Welcome to this Thursday edition of The D Brief, brought to you by Ben Watson with Bradley Peniston. Share your newsletter tips, reading recommendations, or feedback for the year ahead here. And if you’re not already subscribed, you can do that here. On this day in 2006, Iranian President Mahmoud Ahmadinejad announced that Iran had recently enriched uranium.

“If we do not continue to support Ukraine, Ukraine will run out of artillery shells and will run out of air defense interceptors in fairly short order,” U.S. Army Gen. Chris Cavoli told House lawmakers on Wednesday. Cavoli is the military’s top officer in Europe, where he also serves as NATO’s top military commander. 

“The Russians fire five times as many artillery shells at the Ukrainians than the Ukrainians are able to fire back. That will immediately go to 10 to one in a matter of weeks,” Cavoli said. “We’re not talking about months. We’re not talking hypothetically,” he added. Ukraine’s “ability to defend their terrain that they currently hold and their airspace would fade rapidly, will fade rapidly without the supplemental” aid bill lingering in the lower chamber on Capitol Hill, said Cavoli. (Cavoli returned to the Hill today for a posture hearing before the Senate Armed Services Committee.)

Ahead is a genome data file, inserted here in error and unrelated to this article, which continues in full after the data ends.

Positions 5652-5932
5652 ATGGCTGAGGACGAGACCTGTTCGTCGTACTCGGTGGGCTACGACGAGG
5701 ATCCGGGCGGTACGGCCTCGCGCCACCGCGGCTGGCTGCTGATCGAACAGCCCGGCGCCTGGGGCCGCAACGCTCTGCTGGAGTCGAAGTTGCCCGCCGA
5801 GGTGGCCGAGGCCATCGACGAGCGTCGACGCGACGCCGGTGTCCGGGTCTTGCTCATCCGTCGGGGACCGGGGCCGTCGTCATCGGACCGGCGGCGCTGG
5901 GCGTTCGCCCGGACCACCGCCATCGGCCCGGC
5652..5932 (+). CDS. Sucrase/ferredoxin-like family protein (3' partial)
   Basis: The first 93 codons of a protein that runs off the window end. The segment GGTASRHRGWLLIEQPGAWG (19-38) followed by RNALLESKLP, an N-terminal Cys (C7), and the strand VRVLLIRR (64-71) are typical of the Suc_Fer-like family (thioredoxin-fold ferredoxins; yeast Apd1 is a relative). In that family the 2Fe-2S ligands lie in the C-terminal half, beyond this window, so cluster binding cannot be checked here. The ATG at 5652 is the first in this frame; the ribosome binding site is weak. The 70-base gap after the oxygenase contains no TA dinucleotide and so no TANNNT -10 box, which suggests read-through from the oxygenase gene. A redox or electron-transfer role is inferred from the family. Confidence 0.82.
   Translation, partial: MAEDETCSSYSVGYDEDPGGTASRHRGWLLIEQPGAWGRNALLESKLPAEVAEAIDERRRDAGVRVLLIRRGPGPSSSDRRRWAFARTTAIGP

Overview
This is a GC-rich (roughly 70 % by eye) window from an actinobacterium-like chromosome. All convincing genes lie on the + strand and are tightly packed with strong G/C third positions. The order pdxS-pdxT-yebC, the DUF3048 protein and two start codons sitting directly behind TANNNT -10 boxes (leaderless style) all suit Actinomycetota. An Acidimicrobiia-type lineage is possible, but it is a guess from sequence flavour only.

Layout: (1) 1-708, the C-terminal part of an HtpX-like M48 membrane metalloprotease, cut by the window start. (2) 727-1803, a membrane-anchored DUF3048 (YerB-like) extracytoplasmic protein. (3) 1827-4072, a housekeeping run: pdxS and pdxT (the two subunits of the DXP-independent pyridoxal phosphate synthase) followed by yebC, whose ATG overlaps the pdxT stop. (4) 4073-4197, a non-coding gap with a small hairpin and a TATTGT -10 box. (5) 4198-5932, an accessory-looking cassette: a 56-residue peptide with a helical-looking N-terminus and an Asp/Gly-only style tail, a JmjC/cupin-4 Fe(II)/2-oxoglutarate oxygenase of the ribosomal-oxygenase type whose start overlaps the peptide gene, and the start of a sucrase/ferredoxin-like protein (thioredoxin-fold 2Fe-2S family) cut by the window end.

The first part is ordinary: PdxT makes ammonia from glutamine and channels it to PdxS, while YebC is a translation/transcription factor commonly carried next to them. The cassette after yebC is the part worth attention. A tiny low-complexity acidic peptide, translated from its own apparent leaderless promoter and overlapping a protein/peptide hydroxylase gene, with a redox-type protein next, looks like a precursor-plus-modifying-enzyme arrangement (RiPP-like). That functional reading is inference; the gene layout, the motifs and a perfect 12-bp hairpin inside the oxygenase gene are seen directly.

“Nearly all the money we’re spending to arm Ukraine doesn’t leave this country,” the top Republican on the House Armed Services Committee, Mike Rogers of Alabama, said in his opening statement Wednesday. “It goes directly to U.S. companies and American workers to produce more weapons at a faster pace.” 

And that’s at least partly why “Congress needs to pass the national security supplemental,” Rogers said. “The quickest way to end this conflict is to strengthen Ukraine’s negotiating position by ensuring they are well armed and well supported.”

“Speaker Johnson has a choice to make,” former Pentagon official Rep. Elissa Slotkin, D-Michigan, said Wednesday, according to Politico. “I accept that it's a complicated choice. I accept that he's at risk of losing his job,” she said. “But that's what leadership is. It's the big boy pants.”

Today in worthwhile reads: “Ukraine matters to Kansas,” writes Emily Harding, director of the Intelligence, National Security, and Technology Program at the Center for Strategic and International Studies in Washington.